Translating poetry (Part II)

Translation of the poems

“The Burial of Sir John Moore after Corunna”

and “A Childish Prank” into Spanish

Translating poetry is not an easy task. A translator should be aware of the fact that every single term is essential, as well as other aspects of it like for instance rhythm or rhyme. Obviously, register is also important when translating a text.

It is of great importance that the receiver is able to understand what the poem expresses in a similar way a Source Language native speaker would do. In order to achieve this, I have tried to use the kind of structures found in poetry written in the Target Text (Spanish). Cultural terms have been transferred in order to get the Spanish version reader closer to the topic of the funeral; an example of this is found in the first stanza where funeral note has been translated by the term marcha fúnebre. In order to get the most suitable terms, I have used dictionaries in both languages as well as databases of translations made by human translators.

Focusing on Wolfe’s poem, I had to confront the consonant rhyme present in almost every stanza. As it deals with a mournful topic, tone should be respected in the target language, which results in an added difficulty when trying to preserve the rhyme.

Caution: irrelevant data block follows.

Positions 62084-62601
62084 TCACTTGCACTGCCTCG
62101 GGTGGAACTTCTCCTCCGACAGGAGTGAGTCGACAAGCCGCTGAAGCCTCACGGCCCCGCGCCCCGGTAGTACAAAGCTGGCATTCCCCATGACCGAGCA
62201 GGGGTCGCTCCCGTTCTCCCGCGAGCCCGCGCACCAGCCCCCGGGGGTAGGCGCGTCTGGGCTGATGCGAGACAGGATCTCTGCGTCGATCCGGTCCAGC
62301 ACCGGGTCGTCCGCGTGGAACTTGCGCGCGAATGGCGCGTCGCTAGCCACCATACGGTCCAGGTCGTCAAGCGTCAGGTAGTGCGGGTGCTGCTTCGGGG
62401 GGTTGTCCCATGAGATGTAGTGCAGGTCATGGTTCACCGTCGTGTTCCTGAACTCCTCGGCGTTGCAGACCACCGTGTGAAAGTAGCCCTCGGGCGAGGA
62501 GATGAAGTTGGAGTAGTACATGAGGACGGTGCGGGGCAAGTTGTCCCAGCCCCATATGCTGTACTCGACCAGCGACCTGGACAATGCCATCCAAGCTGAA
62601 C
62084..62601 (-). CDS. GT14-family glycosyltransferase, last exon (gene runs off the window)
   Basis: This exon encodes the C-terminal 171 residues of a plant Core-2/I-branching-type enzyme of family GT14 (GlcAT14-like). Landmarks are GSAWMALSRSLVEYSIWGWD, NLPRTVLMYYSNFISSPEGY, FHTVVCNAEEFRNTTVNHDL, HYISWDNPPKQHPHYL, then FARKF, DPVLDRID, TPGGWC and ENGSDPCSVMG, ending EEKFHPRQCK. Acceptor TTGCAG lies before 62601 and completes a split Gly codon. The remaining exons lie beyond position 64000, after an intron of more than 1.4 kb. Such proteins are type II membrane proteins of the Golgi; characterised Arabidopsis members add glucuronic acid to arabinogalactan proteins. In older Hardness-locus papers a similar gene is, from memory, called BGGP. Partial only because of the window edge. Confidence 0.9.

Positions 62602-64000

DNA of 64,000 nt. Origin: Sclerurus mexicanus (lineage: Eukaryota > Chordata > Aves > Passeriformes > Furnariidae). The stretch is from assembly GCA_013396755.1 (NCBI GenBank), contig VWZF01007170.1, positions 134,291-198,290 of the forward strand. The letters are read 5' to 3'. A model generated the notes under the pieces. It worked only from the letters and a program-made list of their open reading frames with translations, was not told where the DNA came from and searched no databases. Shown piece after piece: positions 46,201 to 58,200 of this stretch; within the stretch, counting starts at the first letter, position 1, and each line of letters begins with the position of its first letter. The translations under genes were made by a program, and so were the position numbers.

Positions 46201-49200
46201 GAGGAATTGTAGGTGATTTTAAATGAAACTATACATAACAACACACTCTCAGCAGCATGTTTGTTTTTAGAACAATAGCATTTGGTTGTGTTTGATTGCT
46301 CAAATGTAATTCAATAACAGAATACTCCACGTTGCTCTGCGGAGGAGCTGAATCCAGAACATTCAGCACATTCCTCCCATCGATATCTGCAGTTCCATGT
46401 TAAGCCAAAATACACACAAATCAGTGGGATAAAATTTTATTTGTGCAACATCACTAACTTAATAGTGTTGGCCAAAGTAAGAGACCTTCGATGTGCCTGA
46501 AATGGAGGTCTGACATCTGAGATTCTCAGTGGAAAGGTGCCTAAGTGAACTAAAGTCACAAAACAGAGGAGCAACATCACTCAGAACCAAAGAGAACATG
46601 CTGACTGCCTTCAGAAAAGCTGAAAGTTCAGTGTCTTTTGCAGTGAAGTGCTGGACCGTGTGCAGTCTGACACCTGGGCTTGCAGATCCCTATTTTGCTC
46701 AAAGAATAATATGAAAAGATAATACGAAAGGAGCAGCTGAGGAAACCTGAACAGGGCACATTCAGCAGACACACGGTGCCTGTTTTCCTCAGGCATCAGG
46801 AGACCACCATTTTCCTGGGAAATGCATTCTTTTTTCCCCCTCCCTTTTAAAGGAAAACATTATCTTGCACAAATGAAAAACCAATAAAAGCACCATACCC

The way in which Hughes’ poem is written saves the trouble of trying to maintain the rhyme. However, it exposes a sensitive topic that should be translated carefully in order to transmit poet’s original idea correctly.

Poetry is, in short, a complex genre when being translated, and a faithful translation is almost impossible to achieve.  However, I have tried to preserve as much as possible from the source text struggling with archaic language, rhyme and tone, among other aspects.

Poems:

 

“The Burial of Sir John Moore after Corunna”

I

Not a drum was heard, not a funeral note,

As his corpse to the rampart we hurried;

Not a soldier discharged his farewell shot

O’er the grave where our hero we buried.

 

II

We buried him darkly at dead of night,

The sods with our bayonets turning;

By the struggling moonbeam’s misty light,

And the lantern dimly burning.

 

III

No useless coffin enclosed his breast,

Nor in sheet nor shroud we wound him;

But he lay like a warrior taking his rest

With his martial cloak around him.

 

IV

Few and short were the prayers we said,

And we spoke not a word of sorrow;

But we steadfastly gaz’d on the face that was dead,

And we bitterly thought of the morrow.

V

We thought, as we hollow’d his narrow bed,

And smooth’d down his lonely pillow,

That the foe and the stranger would tread o’er his head,

And we far away on the billow!

 

VI

Lightly they’ll talk of the spirit that’s gone,

And o’er his cold ashes upbraid him,-

But little he’ll reck, if they let him sleep on

In the grave where a Briton has laid him.

 

VII

But half of our heavy task was done

When the clock struck the hour for retiring;

And we heard the distant and random gun

That the foe was sullenly firing.

 

VIII

Slowly and sadly we laid him down,

From the field of his fame fresh and gory;

We carved not a line, and we raised not a stone-

But we left him alone with his glory!

 

Charles Wolfe, 1811